Lunar and Planetary Institute

LPI Science Featured in GSA Today

October 3, 2017

About the cover: The Chicxulub peak ring as sampled in a section of 83-mm-diameter core is composed of granitic rocks crosscut with cataclastic and hydrothermal veins and has also been shock-metamorphosed as illustrated with planar deformation features with ~5 micron spacing in quartz (inset, with field of view 245 microns wide). Credit: © The Geological Society of America, Inc.


Sixty-five million years ago, the evolution of Earth was dramatically altered when a large asteroid hit the Yucatán region of Mexico. The catastrophic events that followed caused mass extinctions, including the demise of the dinosaurs, which led to the rise of mammals and evolution of mankind.  The Chicxulub impact crater, named after the town which lies above its center, was targeted by the International Ocean Discovery Program and International Continental Scientific Drilling Program (IODP-ICDP) Expedition 364 to test models of peak-ring formation, impact-generated hydrothermal systems, habitability within those systems, and the recovery of life in the vicinity of the crater. The Chicxulub crater is the only well-preserved peak-ring crater on Earth and is buried several hundred meters below the surface and is an essential target for study.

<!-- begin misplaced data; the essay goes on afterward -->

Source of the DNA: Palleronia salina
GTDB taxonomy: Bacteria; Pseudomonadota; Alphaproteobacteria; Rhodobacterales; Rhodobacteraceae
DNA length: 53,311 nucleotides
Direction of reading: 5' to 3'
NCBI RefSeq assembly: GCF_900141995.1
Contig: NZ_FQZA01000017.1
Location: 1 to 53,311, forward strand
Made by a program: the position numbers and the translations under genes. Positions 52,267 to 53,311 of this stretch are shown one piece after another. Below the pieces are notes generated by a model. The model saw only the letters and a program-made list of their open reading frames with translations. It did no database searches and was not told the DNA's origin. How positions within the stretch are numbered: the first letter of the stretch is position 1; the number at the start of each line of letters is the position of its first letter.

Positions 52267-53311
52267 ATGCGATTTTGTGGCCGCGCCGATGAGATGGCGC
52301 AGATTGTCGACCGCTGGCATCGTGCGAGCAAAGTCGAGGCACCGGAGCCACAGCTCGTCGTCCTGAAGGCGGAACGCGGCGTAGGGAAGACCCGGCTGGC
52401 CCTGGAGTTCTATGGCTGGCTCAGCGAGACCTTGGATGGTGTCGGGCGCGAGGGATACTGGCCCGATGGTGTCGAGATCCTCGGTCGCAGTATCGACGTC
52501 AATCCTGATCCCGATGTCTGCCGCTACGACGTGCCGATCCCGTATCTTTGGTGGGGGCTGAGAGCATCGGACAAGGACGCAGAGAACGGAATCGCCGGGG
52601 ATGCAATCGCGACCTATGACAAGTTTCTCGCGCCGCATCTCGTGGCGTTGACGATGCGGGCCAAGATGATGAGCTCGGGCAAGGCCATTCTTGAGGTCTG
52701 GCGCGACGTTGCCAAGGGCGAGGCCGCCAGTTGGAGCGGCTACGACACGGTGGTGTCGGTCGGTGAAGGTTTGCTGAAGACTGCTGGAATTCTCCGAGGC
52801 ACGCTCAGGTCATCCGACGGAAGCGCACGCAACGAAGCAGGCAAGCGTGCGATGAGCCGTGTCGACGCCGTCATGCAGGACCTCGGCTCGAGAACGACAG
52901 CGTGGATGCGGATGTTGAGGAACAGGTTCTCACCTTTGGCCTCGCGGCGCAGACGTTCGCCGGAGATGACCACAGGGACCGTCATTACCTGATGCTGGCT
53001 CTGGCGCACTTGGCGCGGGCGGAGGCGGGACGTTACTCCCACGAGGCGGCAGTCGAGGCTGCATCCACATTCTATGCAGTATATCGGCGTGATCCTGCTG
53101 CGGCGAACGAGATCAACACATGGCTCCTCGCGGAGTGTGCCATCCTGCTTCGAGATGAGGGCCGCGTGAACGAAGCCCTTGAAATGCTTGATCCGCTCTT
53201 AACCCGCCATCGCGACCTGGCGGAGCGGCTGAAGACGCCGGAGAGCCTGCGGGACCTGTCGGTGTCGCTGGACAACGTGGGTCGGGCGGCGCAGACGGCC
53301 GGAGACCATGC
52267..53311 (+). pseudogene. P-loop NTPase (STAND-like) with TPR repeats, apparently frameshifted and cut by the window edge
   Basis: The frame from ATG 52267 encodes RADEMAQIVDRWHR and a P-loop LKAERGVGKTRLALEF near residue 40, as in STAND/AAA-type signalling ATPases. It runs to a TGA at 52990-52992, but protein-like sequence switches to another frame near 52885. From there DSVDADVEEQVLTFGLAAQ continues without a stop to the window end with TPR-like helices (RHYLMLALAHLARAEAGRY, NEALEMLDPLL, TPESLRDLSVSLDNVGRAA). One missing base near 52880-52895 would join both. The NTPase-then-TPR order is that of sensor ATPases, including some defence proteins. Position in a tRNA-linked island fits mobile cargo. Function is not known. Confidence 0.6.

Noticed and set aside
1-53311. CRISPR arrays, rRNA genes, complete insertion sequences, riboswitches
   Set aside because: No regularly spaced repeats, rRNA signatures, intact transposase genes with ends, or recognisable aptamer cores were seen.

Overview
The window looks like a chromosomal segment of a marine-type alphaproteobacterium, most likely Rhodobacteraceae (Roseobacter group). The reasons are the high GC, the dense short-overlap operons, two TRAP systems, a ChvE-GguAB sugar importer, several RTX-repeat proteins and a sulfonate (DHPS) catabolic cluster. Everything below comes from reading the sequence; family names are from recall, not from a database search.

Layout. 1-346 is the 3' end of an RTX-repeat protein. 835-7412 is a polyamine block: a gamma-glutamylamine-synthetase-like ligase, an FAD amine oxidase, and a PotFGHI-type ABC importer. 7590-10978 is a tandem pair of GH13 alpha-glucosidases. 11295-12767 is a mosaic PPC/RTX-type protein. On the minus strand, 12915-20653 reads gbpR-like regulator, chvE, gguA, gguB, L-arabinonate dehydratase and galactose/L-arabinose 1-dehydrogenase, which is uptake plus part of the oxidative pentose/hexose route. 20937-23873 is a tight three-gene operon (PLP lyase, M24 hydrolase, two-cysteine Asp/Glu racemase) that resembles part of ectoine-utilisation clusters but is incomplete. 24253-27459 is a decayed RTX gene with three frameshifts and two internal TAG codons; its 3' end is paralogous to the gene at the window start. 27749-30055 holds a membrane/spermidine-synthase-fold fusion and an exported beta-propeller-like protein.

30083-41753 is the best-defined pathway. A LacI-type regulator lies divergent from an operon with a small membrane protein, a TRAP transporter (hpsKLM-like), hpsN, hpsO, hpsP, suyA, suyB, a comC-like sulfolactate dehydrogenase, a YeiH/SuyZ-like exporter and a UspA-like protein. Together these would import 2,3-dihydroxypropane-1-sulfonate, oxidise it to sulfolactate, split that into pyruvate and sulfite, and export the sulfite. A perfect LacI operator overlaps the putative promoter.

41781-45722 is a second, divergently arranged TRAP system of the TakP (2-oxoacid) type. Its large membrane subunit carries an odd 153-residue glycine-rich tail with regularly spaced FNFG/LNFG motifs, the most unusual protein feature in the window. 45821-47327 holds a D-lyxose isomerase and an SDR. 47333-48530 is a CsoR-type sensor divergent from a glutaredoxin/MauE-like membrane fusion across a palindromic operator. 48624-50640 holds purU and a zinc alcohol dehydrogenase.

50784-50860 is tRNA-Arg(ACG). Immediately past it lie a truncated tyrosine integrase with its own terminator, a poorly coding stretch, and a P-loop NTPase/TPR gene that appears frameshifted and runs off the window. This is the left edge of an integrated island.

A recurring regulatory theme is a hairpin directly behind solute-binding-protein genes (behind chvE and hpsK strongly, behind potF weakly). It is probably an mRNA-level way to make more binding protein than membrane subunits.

The expedition’s first year results are discussed in an article in GSA Today. For the first time; geologists, including the Lunar and Planetary Institute’s Senior Staff Scientist David Kring, drilled into the peak ring of Chicxulub crater and recovered nearly fourteen tons of rock from the depths of the crater, which are being studied to assess the depth of origin of the peak ring rock types and determine how they were deformed during the crater-forming event. That information is needed to effectively test how peak-ring craters form on planetary bodies.

The Chicxulub impact event, the environmental calamity it produced, and the paleobiological consequences are among the most captivating topics being discussed in the geologic community.

For more information, visit:

Chicxulub and the Exploration of Large Peak-Ring Impact Craters through Scientific Drilling in GSA Today, Volume 27, Number 10 (October 2017)

Chicxulub Impact Event


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